Biofuel would act as the main substitute for petroleum fuel, especially in the transportation sector. However, based on IESR’s study, the future potential of biofuel is highly uncertain due to the rapid development of alternative technologies, especially electric vehicles. The government needs to be prudent in developing the long-term plan for biofuel and putting it under the broader energy transition plan. Increasing the biofuel mandate too aggressively could risk the infrastructure becoming stranded assets. 

The energy strategy tried to integrate biofuel planning with electric vehicle adoption and petroleum refinery development. In addition, to reduce the risk of stranded assets, investment in biofuel could be directed to retrofitting existing plants for co-processing or developing biofuel refineries that are more flexible in product portfolio and transformable to other products.

 

Source: 

  1. B40 biodiesel plan delayed again on high CPO prices, 29 March 2022
  2. Critical Review on the Biofuel Development Policy in Indonesia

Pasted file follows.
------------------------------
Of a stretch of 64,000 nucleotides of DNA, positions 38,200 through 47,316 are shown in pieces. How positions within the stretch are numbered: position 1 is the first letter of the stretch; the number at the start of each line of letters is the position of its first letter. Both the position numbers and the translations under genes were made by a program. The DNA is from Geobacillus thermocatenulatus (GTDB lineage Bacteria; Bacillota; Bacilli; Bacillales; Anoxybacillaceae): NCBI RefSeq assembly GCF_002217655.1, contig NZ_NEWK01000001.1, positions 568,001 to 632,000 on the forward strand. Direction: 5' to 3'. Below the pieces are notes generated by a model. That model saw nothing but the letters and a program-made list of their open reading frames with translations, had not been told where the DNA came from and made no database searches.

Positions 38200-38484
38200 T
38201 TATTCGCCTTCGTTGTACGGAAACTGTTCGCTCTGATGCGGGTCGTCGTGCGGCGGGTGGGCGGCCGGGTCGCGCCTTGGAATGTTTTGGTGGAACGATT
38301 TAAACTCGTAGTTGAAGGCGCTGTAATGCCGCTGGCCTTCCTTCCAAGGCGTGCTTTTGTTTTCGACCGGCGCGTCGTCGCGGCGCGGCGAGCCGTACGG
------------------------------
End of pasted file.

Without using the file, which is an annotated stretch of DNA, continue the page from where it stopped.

3. Energy Intelligent Interview with Fabby Tumiwa 

 

Just Energy Transition Highly Required Attractive Policy, Regulation and Finance Access

Jakarta, 29 March 2022 – Just energy transition becomes one of the priority issues of Indonesia’s G20 Presidency 2022. Zooming in on a just energy transition issue, Yudo Dwinanda Priaadi, chair of the Energy Transition Working Group, explains that there are three issues related to energy transition to be accelerated i.e access, technology, and financing. 

The energy transition is about changing the whole system of energy from fossil fuel-based to renewables-based. It involves multi-sector reform to get there. Ensuring energy access is provided at an affordable cost and way is important as it is mentioned in Sustainable Development Goals (SDGs) 7 i.e affordable and clean energy. Therefore providing infrastructure of clean energy as the first step of the energy transition becomes crucial.

Technology transfer needs to be taken care of, as in Indonesia’s context, all the technology of clean energy right now was developed by other countries. To avoid Indonesia becoming only the market for other countries ‘selling’ their technology, we need the knowledge of technology and even have to be able to produce the technology by ourselves.

Fabby Tumiwa, the Executive Director of IESR, believes that the most important issue of energy transition currently is financing.